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The retired athletes of 2016 can enjoy their new life
31 Dec 2016 12:50
2016 is over. An Olympic year with lots of spectacular titles, heroes, losses, victories and retirements. JudoInside.com wishes all judo fans a happy new year. Let the retired athletes have a year where they can enjoy their friends, families and our sport.
Kayla Harrison (26) is double Olympic judo Champion from the USA in 2012 and 2016. Harrison won the World title in 2010 in Tokyo and she won bronze in 2011 and 2014. Panam Championships and Games Champion in 2011 and 2015. Grand Slam Tokyo gold in 2015 and Masters in 2016. Most successful ever judoka of the USA.
Trivia: Since 2000 only a select number of athletes won two Olympic titles: Nomura, Tani, Uchishiba, Tanimoto, M. Ueno, Xian, Harrison, Riner.
Ilias Iliadis (30) became the youngest ever Olympic male Champion in 2004, aged 17. He won the European title in 2004 and added one in 2011. Foremost he won 3 world titles in 2010, 2011 and 2014 and 6 world medals. An icon in the world of judo.
Trivia: Iliadis was born in Georgia as Jarji Zviaduari, cousin of 2004 Olympic champion U90kg Zurab Zviaduari. He won more World titles than Grand Slams or Grand Prix events.
Yuka Nishida (30) became World Champion in 2010 in Tokyo and world silver in 2011. 2007 World bronze medallist. Won the Junior world title in 2004 in Budapest. She won the Grand Slam in Paris in 2012. She won the Kodokan Cup in 2014 and 2015 and Grand Prix in Qingdao in 2015. Daughter of Takahiro Nishida.
Trivia: Nishida was one of the most successful winners at Grand Slams where she won in five different cities.
Akimoto Hiroyuki (30) became World Champion in 2010 in Tokyo U73kg. He won the Grand Slam of Paris and Tokyo in 2015. Hiroyuki Akimoto claimed the Junior world title in 2004 in Budapest. Akimoto won the Asian Games in 2014 in Incheon and won the Asian Games in 2010 in Guangzhou.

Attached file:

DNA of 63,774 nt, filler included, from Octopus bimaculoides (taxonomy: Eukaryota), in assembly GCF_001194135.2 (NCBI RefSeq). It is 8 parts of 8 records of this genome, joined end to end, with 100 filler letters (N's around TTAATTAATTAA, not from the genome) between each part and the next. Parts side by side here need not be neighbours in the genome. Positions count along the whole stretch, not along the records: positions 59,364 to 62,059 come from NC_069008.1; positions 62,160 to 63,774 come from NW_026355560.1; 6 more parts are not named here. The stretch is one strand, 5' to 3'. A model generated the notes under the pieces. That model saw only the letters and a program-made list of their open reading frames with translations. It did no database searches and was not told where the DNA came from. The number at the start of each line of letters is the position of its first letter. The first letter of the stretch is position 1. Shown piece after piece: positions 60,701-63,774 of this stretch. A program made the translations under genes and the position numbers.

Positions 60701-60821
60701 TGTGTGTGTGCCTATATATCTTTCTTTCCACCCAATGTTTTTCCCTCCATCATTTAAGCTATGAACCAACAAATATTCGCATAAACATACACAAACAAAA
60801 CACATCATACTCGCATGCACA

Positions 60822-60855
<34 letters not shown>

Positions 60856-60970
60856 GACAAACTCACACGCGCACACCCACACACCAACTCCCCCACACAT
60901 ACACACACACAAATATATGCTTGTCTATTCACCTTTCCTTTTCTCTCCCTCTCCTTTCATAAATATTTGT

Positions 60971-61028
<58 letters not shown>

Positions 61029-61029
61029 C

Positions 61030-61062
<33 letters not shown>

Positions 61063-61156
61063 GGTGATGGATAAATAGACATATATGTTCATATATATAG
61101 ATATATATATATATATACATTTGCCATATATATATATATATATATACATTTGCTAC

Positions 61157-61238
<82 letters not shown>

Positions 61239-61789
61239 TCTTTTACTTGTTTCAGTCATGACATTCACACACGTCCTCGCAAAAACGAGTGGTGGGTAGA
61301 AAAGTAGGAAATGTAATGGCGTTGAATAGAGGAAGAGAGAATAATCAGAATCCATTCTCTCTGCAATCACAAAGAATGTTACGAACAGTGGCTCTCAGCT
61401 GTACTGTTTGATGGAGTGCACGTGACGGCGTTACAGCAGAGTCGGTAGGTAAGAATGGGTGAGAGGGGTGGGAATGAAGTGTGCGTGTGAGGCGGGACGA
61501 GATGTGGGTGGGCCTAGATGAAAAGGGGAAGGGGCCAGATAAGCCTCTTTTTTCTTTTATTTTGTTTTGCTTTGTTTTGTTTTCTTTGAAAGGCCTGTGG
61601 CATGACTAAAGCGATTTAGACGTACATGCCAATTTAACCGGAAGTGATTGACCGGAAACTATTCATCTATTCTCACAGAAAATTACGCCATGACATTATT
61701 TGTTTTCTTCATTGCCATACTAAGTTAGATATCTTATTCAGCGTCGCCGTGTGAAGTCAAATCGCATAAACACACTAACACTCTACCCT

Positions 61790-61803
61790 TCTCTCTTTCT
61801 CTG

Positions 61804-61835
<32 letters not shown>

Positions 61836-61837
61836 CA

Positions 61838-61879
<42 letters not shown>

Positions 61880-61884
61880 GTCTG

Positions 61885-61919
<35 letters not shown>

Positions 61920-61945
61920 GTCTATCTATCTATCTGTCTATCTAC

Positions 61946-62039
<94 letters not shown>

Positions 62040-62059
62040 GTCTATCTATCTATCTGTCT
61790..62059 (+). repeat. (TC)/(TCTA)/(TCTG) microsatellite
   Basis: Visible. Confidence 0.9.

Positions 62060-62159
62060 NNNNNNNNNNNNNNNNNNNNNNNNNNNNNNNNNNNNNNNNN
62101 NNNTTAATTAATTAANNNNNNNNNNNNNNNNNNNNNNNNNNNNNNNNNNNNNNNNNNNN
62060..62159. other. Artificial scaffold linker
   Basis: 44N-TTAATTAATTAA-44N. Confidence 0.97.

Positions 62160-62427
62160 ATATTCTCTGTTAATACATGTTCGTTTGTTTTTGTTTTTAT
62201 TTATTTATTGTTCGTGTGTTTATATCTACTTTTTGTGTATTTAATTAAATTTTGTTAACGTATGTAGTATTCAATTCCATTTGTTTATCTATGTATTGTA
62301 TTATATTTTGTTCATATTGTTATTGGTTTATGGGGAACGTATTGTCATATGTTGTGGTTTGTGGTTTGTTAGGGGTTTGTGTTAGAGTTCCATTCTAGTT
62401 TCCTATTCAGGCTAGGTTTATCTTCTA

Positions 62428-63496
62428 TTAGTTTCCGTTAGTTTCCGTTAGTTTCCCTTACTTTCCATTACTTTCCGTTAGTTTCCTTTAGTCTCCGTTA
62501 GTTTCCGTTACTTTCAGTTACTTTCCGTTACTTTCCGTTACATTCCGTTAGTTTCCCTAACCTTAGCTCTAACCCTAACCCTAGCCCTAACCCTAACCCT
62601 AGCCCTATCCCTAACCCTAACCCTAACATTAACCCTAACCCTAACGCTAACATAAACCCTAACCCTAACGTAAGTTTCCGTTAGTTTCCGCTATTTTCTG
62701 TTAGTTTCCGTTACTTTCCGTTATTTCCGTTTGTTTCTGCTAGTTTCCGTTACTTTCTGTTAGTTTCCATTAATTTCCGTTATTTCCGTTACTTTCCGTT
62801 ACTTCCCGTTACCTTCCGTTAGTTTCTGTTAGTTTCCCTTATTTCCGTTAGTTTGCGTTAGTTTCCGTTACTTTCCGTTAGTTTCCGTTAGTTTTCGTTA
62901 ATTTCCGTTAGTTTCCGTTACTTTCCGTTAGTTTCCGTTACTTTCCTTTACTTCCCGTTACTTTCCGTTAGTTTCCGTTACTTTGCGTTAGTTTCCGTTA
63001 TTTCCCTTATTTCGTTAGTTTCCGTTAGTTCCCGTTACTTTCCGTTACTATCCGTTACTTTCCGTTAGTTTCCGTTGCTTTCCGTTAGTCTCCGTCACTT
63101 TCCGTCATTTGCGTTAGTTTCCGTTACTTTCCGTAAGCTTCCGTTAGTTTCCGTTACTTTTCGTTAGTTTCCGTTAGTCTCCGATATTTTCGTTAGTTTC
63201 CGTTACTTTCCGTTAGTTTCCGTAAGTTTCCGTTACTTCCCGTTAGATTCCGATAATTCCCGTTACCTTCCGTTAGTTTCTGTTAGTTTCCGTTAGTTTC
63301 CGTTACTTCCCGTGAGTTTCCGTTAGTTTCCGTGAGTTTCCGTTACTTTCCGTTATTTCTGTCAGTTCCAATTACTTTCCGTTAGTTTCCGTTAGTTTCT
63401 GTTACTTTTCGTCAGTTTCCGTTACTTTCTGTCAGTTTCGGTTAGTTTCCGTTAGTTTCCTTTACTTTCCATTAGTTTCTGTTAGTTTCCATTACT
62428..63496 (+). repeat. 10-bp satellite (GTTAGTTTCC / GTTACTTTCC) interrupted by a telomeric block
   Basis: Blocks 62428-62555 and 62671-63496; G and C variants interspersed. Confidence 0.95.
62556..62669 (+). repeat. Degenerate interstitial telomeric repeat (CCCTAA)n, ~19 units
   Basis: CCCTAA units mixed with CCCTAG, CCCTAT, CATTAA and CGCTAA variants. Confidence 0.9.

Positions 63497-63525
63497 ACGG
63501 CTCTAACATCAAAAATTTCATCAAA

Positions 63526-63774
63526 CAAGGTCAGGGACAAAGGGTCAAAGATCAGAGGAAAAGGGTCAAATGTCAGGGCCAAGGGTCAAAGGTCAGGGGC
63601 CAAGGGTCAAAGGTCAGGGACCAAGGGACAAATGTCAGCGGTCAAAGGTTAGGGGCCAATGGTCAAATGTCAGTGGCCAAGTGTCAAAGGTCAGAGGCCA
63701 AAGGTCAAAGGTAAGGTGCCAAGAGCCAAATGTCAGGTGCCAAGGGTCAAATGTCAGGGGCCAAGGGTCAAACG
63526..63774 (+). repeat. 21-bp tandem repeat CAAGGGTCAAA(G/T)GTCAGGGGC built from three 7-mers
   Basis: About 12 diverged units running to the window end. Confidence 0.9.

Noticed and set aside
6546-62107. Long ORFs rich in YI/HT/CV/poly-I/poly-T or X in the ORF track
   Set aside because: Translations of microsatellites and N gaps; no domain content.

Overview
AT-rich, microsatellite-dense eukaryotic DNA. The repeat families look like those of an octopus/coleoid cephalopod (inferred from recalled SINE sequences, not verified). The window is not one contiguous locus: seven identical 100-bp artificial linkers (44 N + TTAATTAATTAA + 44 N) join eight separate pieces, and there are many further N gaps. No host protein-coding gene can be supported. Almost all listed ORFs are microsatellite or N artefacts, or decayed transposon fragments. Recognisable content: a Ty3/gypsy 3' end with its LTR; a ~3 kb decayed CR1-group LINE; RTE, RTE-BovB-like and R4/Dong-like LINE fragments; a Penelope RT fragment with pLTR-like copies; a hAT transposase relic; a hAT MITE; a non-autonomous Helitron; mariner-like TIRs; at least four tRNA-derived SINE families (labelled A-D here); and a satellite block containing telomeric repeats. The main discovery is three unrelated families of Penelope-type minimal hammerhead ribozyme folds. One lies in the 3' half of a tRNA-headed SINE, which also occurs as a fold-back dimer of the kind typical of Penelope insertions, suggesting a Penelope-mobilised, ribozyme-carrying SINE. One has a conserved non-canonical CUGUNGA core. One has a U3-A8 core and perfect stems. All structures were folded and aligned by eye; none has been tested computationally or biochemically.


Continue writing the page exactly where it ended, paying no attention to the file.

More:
Trivia: Akimoto was only World Ranking leader for twee weeks, in July 2010 he topped the U73kg ranking. He won the Tokyo Grand Slam three times.
Kim Jae Bum (31) is one of the most successful ever judoka for Korea. Kim became Olympic Champion in 2012 and was 2008 Olympic finallist. Both finals against Ole Bischof (GER). Kim was World Champion U81kg in 2010 and 2011 and won various Asian titles. Technician with very strong Seoi-nage.
Trivia: Throughout his career he had a win percentage of 86%. In the Olympic year 2012 he remained unbeaten.
Wang Ki-Chun (28) was Olympic finallist for Korea in 2008 against Elnur Mammadli (AZE). Wang was World Champion in 2007 in Rio. Famous technique and will. Fought great matches against Mansur Isaev, Legrand and Mammadli. Won the Tournoi de Paris in 2009 and 2010. Gold at Grand Prix Qingdao and Warsaw in 2015.
Trivia: When he defeated Kim Jae-Bum for the qualification in Samsun everyone thought he was the chosen one for the Rio Games, but Seung-Su Lee defeated Wang in the trials and was sent to Rio. At the London 2012 Olympic Games Wang broke his elbow against Mansur Isaev.
Uzbekistan judo legend Rishod Sobirov (30) won two world titles in the category U60kg in 2010 and 2011 and bronze in 2015 U66kg. Sobirov is 2008, 2012 and 2016 Olympic bronze medallist. In 2013 he stepped up to U66kg and still won international events. Fights at both sides and has a good uchi-mata.